• Instructor: Benjamin Soltoff, Lecturer in Computational Social Science
  • Teaching Assistant: Joshua Mausolf
  • Meeting day/time: MW 1:30-2:50pm (Saieh Hall of Economics 247)
  • Online course discussion: GitHub discussion repo
  • Open lab session: M 4:30-5:20pm (Saieh Hall of Economics 247)
  • Office hours: Th 2-4pm (Saieh Hall of Economics 249)
  • TA office hours: Tu 3:00-4:30pm (Saieh Hall of Economics 248)
  • Prerequisites: None
  • Requirements: Bring your own laptop

Course Description

This is a for-credit, applied course for social scientists with little-to-no programming experience who wish to harness growing digital and computational resources. The focus of the course is on developing a computational framework which students can implement in their own research. Major emphasis is placed on a pragmatic understanding of programming languages and software libraries. Students will leave the course with basic computational skills in a wide variety of techniques and languages; while students will not become expert programmers, they will gain the knowledge of how to adapt and expand these skills as they are presented with new questions and data.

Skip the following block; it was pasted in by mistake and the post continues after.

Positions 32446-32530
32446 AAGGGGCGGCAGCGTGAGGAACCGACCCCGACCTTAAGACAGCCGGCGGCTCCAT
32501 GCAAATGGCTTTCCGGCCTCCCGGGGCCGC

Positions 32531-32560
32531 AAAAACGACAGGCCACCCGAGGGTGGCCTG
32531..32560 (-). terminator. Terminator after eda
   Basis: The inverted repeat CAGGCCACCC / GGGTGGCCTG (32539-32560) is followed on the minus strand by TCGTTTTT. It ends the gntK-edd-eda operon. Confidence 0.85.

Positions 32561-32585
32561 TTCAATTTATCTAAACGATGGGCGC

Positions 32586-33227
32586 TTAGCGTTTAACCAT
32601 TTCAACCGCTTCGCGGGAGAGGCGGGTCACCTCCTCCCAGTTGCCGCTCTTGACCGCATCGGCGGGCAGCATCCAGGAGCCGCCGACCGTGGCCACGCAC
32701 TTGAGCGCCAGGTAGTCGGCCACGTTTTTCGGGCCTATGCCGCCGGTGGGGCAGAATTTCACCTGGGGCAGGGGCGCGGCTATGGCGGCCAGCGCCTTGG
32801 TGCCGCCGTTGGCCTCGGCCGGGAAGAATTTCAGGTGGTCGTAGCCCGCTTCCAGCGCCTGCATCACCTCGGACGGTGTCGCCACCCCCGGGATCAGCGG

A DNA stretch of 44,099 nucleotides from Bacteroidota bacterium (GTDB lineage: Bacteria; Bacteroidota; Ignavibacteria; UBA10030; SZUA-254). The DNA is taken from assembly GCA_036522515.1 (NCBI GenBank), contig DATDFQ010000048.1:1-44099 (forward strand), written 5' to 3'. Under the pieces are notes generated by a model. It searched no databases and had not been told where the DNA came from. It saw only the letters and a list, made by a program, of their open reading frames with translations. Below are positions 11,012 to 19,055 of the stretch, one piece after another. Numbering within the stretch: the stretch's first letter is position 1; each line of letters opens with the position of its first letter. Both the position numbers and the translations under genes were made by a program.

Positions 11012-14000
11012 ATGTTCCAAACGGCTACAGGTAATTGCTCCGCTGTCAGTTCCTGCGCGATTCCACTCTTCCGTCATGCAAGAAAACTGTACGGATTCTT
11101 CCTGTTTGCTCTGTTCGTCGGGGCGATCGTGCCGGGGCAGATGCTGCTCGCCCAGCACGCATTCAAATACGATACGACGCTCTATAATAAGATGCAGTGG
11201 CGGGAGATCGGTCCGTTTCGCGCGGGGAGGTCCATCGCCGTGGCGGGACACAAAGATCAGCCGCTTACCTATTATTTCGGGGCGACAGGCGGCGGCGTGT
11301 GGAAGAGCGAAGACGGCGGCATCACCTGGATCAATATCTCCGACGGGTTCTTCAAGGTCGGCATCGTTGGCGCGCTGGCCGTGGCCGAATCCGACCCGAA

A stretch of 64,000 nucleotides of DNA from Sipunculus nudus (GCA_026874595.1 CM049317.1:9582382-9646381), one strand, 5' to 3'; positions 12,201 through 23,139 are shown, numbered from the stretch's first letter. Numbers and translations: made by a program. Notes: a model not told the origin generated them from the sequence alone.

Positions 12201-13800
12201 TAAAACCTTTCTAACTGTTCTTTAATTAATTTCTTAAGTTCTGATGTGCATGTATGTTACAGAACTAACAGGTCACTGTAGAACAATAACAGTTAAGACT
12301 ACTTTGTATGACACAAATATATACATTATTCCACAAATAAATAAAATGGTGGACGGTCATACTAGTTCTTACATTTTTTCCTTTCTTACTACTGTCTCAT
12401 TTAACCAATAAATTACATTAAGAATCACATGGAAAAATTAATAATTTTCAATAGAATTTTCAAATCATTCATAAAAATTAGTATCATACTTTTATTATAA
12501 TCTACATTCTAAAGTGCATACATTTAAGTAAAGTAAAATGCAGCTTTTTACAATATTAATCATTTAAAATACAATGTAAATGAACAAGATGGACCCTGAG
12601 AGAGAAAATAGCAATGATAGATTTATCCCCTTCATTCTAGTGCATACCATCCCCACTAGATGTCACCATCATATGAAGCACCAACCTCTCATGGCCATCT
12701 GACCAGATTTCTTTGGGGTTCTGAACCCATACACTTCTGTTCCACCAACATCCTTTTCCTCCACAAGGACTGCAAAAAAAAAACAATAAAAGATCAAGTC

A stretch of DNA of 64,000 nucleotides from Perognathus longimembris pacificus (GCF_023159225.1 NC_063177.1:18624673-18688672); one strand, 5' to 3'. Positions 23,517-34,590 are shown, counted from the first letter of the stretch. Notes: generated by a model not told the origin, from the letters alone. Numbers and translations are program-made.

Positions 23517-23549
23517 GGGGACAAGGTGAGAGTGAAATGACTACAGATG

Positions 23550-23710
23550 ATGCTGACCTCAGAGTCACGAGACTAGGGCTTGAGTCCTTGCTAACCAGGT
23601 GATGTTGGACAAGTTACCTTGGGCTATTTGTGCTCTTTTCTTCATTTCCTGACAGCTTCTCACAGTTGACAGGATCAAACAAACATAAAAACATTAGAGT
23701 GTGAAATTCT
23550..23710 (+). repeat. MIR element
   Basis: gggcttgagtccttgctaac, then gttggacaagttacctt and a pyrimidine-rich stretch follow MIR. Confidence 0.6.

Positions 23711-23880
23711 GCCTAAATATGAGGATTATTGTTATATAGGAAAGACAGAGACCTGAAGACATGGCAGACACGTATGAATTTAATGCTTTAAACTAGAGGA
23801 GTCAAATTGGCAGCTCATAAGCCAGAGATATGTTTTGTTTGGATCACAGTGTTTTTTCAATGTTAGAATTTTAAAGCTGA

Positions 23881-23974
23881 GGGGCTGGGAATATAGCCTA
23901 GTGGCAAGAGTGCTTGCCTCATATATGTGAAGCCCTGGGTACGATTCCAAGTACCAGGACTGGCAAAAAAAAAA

From The Rise of Partisanship in the U.S. House of Representatives. The authors use network visualizations to depict ideological polarization over time.

From The Rise of Partisanship in the U.S. House of Representatives. The authors use network visualizations to depict ideological polarization over time.

Course Objectives

By the end of the course, students will:

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